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Appreciating Asian Calligraphy

Calligraphy and painting in Asia are sister arts: they both use a flexible brush, ink, and paper or silk. Both arts are grounded firmly in tradition and are governed by rules of composition, balance, and brushwork. The aim of the traditional Chinese calligrapher or painter is to express not only the form of a Chinese character or the outward appearance of a landscape but also its inner nature—its energy, life force, spirit—and, in some instances, the calligrapher’s interpretation of this spirit.

Asian texts about calligraphy and painting often describe brushstrokes in the language of the natural world: bone, ax-cut, cloud-head, thunder rolling, or new moon rising. These terms developed as a means of capturing the primary qualities inherent in superior brushwork. To be truly great, the strokes must have proper structure, proportions, and energy. Although individuality and creativity play a part, they must be grounded in a thorough assimilation of orthodox or established styles of calligraphy and painting.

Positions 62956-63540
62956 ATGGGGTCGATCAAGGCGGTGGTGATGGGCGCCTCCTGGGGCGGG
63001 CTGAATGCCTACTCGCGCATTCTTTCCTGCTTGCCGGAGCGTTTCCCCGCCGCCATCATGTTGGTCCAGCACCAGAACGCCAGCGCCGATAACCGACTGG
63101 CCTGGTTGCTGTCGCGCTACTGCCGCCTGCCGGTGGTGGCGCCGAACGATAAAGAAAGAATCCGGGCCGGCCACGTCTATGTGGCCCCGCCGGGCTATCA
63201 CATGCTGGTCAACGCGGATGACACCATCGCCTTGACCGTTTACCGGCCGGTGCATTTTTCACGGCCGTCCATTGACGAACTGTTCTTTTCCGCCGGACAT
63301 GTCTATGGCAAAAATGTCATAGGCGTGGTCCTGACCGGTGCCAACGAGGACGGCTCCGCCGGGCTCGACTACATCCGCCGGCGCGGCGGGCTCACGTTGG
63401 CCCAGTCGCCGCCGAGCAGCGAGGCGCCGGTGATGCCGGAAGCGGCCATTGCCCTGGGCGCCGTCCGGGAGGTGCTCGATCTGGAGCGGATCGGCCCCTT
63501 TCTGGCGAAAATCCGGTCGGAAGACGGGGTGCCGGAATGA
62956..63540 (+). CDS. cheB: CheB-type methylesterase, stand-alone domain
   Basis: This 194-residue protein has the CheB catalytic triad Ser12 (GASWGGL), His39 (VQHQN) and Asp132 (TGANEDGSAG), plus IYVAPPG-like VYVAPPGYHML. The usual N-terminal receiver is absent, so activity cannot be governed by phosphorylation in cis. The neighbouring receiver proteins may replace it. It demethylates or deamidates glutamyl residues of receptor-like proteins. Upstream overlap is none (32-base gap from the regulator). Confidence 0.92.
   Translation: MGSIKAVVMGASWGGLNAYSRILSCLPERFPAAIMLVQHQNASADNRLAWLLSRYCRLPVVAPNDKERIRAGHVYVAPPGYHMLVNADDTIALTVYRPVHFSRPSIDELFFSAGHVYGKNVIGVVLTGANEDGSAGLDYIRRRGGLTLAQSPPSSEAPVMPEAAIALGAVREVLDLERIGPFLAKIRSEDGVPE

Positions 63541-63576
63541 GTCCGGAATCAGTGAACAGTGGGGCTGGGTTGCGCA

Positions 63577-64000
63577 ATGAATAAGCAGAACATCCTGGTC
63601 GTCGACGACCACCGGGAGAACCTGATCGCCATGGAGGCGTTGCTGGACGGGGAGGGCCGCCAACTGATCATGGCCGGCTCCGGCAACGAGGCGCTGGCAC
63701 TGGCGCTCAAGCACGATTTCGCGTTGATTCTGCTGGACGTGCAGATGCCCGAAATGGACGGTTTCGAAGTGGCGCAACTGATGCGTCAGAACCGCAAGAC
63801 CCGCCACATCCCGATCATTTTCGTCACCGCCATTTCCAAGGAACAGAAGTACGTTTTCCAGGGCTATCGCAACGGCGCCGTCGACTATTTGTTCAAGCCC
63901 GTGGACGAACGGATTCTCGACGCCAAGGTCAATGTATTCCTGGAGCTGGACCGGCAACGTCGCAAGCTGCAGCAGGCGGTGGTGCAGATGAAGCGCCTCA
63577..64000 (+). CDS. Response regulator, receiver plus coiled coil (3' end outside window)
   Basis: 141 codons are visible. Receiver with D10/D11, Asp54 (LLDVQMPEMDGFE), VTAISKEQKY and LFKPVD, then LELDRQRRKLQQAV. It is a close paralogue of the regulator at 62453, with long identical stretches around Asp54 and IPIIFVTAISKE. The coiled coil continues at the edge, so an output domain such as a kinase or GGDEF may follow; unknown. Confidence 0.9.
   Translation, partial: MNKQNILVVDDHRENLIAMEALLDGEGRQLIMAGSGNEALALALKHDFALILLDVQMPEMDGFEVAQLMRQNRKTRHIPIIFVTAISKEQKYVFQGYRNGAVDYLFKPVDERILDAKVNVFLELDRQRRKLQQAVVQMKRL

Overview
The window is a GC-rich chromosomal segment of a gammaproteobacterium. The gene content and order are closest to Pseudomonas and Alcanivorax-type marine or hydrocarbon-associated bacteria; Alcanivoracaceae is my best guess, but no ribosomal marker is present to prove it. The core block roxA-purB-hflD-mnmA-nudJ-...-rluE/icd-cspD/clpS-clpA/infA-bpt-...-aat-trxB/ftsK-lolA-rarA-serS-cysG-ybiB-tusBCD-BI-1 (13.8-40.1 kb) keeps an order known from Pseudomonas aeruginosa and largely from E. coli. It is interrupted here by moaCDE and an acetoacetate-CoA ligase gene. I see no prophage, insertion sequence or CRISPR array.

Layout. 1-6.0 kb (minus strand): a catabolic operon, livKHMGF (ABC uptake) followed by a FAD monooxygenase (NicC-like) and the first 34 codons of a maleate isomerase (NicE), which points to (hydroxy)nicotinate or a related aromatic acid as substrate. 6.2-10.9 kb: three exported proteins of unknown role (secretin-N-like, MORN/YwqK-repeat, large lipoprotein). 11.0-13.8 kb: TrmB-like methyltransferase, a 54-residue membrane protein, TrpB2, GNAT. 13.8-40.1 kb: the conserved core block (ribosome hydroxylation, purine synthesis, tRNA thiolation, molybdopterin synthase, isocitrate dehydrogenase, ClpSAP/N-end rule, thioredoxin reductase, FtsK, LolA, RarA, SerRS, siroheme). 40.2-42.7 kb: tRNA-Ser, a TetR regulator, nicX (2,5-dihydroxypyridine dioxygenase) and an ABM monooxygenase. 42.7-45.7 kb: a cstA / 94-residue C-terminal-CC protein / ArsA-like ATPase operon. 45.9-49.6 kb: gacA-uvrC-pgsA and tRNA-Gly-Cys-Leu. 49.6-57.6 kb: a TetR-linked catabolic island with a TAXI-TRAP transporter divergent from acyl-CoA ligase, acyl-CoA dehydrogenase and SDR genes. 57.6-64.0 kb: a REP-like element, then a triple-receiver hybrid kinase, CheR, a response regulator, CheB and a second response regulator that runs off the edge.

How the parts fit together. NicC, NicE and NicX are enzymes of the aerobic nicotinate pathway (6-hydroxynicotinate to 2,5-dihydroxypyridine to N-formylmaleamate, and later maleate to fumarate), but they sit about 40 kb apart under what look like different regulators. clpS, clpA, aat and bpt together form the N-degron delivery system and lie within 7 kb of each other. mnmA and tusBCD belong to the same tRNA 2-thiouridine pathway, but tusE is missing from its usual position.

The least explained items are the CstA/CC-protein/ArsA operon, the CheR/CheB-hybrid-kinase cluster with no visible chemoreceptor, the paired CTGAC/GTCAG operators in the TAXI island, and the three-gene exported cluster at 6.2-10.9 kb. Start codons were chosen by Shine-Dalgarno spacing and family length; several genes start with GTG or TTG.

One test of great calligraphy or painting is that it should get better, more coherent, and more interesting the longer you study it. Try looking at a work of calligraphy or painting with half- closed eyes and follow the flow of ink down the page from top to bottom and right to left. You should be able to pick up the rhythm of the strokes, and through them the movement of the hand, arm, and body of the artist. The arts of calligraphy and painting are mentally and physically demanding, requiring great concentration as well as skill. Like the movement of the weapon in martial arts, the movement of the brush has to be calibrated, precise, and unhesitating, and as in martial arts, it requires both stamina and the appearance of effortlessness.

Judith A. Stubbs, PhD
Pamela Buell Curator of Asian Art

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How to cite this page
Stubbs, Judith A. "Appreciating Asian Calligraphy." Collections Online. Sidney and Lois Eskenazi Museum of Art, Indiana University, 2020.

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